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Don’t blame tech bros for the housing crisis

Published on December 5, 2019

Downtown Seattle seen from Rizal Park, March 2018.
Downtown Seattle seen from Rizal Park, March 2018. Image Credit: Ron Clausen. CC ASA 4.0

Can Big Tech solve the housing crisis? That’s the hope behind recent announcements by AppleFacebook and Google, which together total $4.5 billion in grants and loans to remedy the affordable-housing crunch in California and the Bay Area. Microsoft last year pledged $500 million to relieve Seattle’s similarly stressed market. While Amazon’s opposition torpedoed Seattle’s attempt in 2018 to raise revenue for homelessness services, the company has embarked on a range of philanthropic housing ventures, including turning over a large chunk of one of its office buildings for use as a shelter for homeless families.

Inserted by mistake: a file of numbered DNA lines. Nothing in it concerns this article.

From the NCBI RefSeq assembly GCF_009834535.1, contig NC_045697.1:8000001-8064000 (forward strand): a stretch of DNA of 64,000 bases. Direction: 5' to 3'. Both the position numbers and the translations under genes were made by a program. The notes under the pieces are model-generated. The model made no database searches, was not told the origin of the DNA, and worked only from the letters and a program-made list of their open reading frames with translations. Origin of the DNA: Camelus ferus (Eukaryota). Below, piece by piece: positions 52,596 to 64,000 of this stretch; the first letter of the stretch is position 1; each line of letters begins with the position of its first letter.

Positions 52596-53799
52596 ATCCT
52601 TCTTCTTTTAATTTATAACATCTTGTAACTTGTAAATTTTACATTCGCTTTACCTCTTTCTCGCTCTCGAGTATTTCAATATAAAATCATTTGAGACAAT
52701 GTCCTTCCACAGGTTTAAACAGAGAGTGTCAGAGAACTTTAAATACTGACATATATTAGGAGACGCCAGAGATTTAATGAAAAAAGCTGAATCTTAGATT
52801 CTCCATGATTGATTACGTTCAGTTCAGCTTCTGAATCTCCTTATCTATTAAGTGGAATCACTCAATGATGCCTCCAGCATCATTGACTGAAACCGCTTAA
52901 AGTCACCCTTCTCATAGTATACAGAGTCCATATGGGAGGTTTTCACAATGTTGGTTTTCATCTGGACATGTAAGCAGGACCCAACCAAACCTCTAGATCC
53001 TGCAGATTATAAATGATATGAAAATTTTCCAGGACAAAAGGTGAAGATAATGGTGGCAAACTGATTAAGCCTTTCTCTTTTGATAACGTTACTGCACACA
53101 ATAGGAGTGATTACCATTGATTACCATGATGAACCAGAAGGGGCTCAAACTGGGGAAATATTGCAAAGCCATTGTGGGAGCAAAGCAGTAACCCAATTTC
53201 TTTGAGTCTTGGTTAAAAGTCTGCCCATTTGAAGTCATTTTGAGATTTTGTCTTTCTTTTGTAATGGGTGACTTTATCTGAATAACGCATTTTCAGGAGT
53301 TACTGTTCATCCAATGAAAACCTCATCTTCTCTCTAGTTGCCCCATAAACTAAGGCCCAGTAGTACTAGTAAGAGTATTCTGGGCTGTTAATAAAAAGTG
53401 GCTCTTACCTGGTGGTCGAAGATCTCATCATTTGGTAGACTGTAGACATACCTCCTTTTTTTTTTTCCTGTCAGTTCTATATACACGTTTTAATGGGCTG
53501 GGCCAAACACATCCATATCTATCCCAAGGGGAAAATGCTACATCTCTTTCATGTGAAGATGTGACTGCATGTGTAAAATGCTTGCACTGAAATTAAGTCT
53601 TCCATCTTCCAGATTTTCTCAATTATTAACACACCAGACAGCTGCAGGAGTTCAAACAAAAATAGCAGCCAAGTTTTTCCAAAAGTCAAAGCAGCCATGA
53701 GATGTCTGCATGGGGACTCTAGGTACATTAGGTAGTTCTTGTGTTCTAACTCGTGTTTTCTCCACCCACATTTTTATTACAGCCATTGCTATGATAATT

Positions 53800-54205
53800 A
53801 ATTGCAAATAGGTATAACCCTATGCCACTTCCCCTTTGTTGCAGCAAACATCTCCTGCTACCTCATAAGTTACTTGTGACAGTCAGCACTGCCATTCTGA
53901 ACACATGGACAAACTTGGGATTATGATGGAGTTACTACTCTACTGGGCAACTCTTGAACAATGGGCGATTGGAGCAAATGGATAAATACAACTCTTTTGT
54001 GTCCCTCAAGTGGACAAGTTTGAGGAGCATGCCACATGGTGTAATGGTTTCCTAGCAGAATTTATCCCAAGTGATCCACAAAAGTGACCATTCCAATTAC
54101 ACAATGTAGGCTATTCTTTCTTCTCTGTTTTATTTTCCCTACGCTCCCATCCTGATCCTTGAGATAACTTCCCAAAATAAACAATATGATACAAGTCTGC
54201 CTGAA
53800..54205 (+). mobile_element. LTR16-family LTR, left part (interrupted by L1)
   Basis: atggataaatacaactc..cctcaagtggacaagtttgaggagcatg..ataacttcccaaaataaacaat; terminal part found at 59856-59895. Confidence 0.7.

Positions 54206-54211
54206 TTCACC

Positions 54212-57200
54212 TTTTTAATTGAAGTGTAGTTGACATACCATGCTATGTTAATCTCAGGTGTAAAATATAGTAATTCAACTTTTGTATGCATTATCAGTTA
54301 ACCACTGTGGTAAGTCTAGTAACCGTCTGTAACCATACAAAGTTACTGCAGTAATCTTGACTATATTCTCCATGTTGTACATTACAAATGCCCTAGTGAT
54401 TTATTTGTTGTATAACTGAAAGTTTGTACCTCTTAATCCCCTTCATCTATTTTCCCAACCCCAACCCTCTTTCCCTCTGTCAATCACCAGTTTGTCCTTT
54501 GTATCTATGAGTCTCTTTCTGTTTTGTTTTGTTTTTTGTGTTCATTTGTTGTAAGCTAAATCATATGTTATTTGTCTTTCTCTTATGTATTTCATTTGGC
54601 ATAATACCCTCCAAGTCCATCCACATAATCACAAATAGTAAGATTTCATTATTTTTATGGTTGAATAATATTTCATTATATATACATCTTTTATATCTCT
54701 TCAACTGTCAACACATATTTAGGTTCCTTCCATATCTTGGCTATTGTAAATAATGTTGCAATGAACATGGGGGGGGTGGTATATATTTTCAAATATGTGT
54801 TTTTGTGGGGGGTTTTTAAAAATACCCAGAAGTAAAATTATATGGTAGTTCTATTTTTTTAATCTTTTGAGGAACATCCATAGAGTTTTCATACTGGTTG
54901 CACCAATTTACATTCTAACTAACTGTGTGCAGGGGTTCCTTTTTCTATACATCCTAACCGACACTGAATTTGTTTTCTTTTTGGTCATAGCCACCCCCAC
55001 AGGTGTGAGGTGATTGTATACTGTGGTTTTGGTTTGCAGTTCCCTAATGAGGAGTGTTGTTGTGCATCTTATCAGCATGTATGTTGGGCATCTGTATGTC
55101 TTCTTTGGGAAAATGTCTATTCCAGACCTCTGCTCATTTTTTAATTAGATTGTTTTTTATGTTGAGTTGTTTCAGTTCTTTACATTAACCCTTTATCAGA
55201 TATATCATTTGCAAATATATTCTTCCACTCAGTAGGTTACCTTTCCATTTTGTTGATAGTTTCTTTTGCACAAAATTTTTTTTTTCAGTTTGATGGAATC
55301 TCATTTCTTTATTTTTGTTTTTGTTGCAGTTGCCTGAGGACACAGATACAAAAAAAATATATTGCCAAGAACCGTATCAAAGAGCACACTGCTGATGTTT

These moves, and the public reaction to them, reflect a common presumption: Tech broke the system, so it’s time for tech to fix it.

But don’t blame this economic crisis on the tech bros.

The spiraling housing costs in West Coast tech hubs are the result of 40 years of tax and land use policy — a period that mirrored the explosive growth of the tax-averse tech industry. This was also a time of continued activism by homeowners against higher-density zoning. Together, this has severely limited housing construction, particularly lower-cost houses and apartments. It is a chronic condition, inflamed by the current tech boom.


Continue reading at the New York Times.

Originally written by UW History professor and Urban@UW Affiliate Margaret O'Mara for the New York Times.
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